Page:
Malheur refuge is a grand place in scale, habitat complexity, and natural beauty.
Countless locations for Wildlife viewing
In its vastness of nearly 190,000 acres, you will encounter secretive habitats and picturesque vistas. The Refuge’s diverse combination of basaltic rim rock, sagebrush and greasewood uplands, freshwater marshes and wetlands, and riparian habitats are home to more than 340 species of birds, 58 mammals, and a number of amphibians and reptiles. This is the reason many birders and other wildlife enthusiasts call Malheur Refuge a “Gem of the Pacific Flyway”.
Here are just a few of the wonderful wildlife areas you can experience on a visit to Malheur Refuge. Be amazed and enjoy!
Refuge Headquarters, as it exists today, was built in 1938 by the Civilian Conservation Corp and encompasses approximately 5 acres. HQ, as it is referred to, has been planted over the years with many trees and shrubs so today the area is characterized by large stands of old-growth cottonwoods, other tree species, and many types of shrubs. The outcome of this historic development is the establishment of a premier birding and wildlife area. Birds and other animals are observed here year-round, but the highlight is the peak bird activity during the Spring and Fall migrations. Many species of migrating birds are present here during that time and particularly during the Spring months from mid-March to mid-June.
The Narrows is the connection between Malheur Lake in the east and Mud and Harney Lakes to the West. But the Narrows is a trickster. Depending on seasonal water conditions, The Narrows may be dry and thus lack much interest from Wildlife. However, in good moisture years, Malheur lake will fill and overflow into Mud and Harney lakes by way of The Narrows. When this happens, the Narrows attracts numerous shore and wading birds and becomes an excellent birding location. You may even find a herd of pronghorn loitering in the area. The bridge is also home to several species of swallows. In wet years this can be your first stop upon arriving at the Refuge.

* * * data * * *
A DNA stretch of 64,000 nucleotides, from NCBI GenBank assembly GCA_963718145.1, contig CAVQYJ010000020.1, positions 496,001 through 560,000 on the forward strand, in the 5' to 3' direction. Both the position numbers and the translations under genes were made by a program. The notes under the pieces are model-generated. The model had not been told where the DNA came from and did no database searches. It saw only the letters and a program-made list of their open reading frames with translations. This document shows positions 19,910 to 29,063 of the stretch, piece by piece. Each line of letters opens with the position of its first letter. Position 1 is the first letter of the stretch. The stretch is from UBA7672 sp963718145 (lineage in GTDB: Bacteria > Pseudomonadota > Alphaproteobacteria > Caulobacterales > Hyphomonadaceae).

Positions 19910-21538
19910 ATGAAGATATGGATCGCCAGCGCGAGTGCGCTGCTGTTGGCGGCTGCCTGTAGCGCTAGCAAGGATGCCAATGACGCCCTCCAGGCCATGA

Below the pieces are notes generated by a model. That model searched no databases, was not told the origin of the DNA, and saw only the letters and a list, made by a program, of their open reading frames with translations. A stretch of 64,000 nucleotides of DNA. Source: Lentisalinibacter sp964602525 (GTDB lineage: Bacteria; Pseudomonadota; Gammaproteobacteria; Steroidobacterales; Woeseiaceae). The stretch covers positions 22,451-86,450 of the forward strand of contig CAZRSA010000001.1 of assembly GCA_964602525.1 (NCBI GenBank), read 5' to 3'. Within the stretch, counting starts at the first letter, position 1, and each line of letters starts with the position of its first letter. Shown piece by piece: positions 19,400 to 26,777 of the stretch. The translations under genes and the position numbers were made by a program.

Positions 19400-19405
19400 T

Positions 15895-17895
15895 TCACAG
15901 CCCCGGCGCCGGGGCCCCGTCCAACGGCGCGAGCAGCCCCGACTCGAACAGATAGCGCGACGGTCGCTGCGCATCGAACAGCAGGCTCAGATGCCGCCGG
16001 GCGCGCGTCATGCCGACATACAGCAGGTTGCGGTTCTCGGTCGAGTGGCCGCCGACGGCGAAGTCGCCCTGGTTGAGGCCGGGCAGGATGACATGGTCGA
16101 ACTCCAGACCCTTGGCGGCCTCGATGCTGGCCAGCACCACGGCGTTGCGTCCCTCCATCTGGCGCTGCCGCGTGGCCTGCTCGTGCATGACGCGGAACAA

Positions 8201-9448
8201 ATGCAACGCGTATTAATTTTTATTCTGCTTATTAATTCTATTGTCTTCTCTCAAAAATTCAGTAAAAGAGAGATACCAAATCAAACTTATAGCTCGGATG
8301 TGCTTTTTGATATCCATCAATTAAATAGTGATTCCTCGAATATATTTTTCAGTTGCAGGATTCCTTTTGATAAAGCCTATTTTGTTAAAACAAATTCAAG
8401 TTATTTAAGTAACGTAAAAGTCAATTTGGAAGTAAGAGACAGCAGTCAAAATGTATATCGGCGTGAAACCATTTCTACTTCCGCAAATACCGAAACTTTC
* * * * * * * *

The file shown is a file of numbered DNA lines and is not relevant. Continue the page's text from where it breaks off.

The CPR was originally constructed as a major Refuge service road. Today, it is the primary public access route that traverses the Blitzen Valley portion of the Refuge from Refuge Headquarters in the north to the historic P Ranch in the south. As you venture along the CPR, you will encounter a wide range of habitat types from the upland shrub community to wetlands and river riparian areas. These diverse habitats provide an opportunity to view many of the 340 species of birds that are on the refuge at various points during the year. Besides seeing sandhill cranes, bobolinks, and a multitude of other bird species, you may also encounter coyotes, mule deer, badgers, long-tailed weasels, marmots, and several of the other 58 mammal species that inhabit the Refuge. Pack a lunch and spend a rewarding day exploring the CPR and the many birding spots along the way. Don’t forget to pick up a FREE audio CD or download the Guided Blitzen Valley Auto Tour Route before you hit the road. (LINK to that download or more information about the AutoTour?)
The Buena Vista area gets its name from the CCC era buildings that serve a Refuge substation. There is a large complex of ponds and wetlands in this area that attracts a variety of waterfowl and wading birds. Western and Clark’s Grebes are common here, but you may also observe Short-eared Owls, Northern Harriers, and the elusive Marsh Wren or Common Yellowthroat. To get an excellent elevated view of the ponds and surrounding wetlands be sure to visit Buena Vista Overlook. The overlook includes interpretive panels that provide cultural history, wildlife, and habitat information about the south end of the Refuge. A visit to the overlook will also reward you with a panoramic view of the south Blitzen River Valley and Steens Mountain.